“Climate change is an emerging threat to the financial stability of the United States.” So begins a recently issued Financial Stability Oversight Council (FSOC) Report, identifying climate change as a financial risk and threat to U.S. financial stability and highlighting a need for coordinated, stable, and clearly communicated policy objectives and actions in order to avoid a disorderly transition to a net-zero economy.

The FSOC’s members are the top regulators of the financial system in the United States, including the heads of the Federal Reserve, the Securities and Exchange Commission (SEC), and the Consumer Financial Protection Bureau. Their charge is to identify risks facing the country’s financial system and respond to them. This new Report supports steps being taken by various financial regulators in the U.S.

The Report suggests four steps necessary to facilitate an orderly transition to a net-zero economy.

  1. Regulators must develop and use better tools to help policy makers. “Council members recognize that the need for better data and tools cannot justify inaction, as climate-related financial risks will become more acute if not addressed promptly.” The FSOC Report highlights the tool of scenario analysis, “a forward-looking projection of risk outcomes that provides a structured approach for considering potential future risks associated with climate change.” The FSOC recommends the use of sector- and economy-wide scenario analysis as particularly important because of the interrelated and unpredictable development of climate impacts and technologies necessary to address them. Each of these technologies may have an unexpected impact on a part of the economy.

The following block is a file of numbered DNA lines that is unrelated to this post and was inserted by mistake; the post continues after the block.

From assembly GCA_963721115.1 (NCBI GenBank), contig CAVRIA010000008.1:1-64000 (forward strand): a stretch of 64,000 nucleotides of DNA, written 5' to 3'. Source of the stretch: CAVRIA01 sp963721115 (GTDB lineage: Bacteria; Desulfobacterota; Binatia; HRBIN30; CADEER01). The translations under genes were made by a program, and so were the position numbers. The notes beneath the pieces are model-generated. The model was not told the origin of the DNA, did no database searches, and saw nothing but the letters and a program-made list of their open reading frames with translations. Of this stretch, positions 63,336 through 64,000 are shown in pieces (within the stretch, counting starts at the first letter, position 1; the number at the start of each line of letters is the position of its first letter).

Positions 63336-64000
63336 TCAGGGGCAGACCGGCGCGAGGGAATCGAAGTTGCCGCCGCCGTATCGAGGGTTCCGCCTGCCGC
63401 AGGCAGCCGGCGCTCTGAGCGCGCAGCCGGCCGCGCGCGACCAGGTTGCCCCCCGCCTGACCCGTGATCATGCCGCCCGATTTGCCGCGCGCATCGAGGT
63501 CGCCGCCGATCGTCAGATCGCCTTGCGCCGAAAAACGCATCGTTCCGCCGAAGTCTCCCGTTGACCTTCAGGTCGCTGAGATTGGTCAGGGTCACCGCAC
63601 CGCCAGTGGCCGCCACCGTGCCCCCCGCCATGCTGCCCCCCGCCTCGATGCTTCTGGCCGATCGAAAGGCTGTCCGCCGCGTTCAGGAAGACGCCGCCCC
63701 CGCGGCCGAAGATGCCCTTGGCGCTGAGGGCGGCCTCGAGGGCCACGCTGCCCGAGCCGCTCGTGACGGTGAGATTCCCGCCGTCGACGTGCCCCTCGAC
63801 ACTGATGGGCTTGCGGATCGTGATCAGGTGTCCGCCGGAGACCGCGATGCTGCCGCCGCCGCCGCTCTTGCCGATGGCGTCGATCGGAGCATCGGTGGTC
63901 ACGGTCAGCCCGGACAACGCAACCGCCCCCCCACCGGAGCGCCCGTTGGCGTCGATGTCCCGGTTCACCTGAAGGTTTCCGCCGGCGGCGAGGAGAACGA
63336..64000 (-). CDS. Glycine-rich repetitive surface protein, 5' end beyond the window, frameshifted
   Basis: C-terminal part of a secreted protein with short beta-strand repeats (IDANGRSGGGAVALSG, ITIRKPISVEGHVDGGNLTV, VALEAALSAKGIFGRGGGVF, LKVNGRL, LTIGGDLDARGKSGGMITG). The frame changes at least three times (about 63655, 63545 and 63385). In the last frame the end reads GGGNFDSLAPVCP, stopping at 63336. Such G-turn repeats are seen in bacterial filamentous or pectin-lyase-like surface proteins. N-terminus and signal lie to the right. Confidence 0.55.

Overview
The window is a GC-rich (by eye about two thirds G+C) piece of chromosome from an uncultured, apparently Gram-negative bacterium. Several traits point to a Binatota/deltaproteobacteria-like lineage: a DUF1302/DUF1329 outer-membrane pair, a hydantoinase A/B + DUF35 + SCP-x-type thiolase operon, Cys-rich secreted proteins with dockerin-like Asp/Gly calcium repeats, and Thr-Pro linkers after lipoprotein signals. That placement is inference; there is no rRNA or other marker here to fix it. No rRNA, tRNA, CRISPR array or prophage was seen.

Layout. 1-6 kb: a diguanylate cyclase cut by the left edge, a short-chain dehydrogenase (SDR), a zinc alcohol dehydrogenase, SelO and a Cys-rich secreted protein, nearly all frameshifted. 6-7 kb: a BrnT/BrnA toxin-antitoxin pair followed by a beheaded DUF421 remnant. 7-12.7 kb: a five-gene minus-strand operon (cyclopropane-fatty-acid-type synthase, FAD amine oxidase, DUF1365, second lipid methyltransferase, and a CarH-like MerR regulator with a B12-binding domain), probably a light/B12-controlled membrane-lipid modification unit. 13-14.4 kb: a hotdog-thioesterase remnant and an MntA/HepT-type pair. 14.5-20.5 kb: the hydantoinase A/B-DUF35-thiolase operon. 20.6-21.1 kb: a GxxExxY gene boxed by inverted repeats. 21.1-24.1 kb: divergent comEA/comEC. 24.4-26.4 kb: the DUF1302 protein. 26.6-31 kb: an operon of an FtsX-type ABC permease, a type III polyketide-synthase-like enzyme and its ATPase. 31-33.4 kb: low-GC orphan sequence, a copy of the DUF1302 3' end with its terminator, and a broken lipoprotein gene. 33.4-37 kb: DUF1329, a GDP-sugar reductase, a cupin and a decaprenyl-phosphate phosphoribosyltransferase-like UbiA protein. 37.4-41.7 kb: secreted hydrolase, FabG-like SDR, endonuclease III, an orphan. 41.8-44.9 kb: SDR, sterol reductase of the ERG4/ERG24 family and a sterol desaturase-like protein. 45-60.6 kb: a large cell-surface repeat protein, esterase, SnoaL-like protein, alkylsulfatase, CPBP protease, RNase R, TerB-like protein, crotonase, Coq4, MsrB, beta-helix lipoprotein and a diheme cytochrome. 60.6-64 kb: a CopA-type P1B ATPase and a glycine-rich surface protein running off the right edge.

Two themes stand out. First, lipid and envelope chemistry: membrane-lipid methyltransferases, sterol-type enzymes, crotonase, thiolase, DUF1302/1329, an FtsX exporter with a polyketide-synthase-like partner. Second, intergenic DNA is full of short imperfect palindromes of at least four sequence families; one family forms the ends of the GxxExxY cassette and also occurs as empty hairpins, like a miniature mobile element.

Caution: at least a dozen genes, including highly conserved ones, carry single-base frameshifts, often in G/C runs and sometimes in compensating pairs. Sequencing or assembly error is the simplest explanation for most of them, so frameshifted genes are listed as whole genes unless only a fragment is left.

2. Climate-related financial risk data and methodologies for filling gaps must be addressed.  The FSOC Report noted that its members lacked the ability to effectively access and use data that may be present in the financial system. The FSOC Report also noted potential risks to lenders, insurers, infrastructure, and fund managers caused by physical and transitional risks of climate change and the need to develop tools to better understand those risks.
  3. As has been highlighted by the environmental, social, and governance (ESG) movement, disclosure by companies of their climate-related risks is a key piece of data not only for investors but also for regulators and policy makers. Disclosure regimes that promote comparable, consistent, or decision-useful data and impacts of climate change are necessary, according to the Report, and also regimes that cover both public and private entities. The Report highlights various ongoing discussions on this topic, including possible regulations by the SEC.
  4. To assess and mitigate climate-related risks on the financial system, methods of analyzing the interrelated aspects of climate change are necessary. The Report details the developing thoughts around scenario analysis as a tool to help predict the many aspects of climate change on the financial system but notes that clearly defined objectives and planning are essential for decision useful analysis.

If you have questions about climate-related risk disclosure, please reach out to any member of the Schiff Hardin ESG Working Group.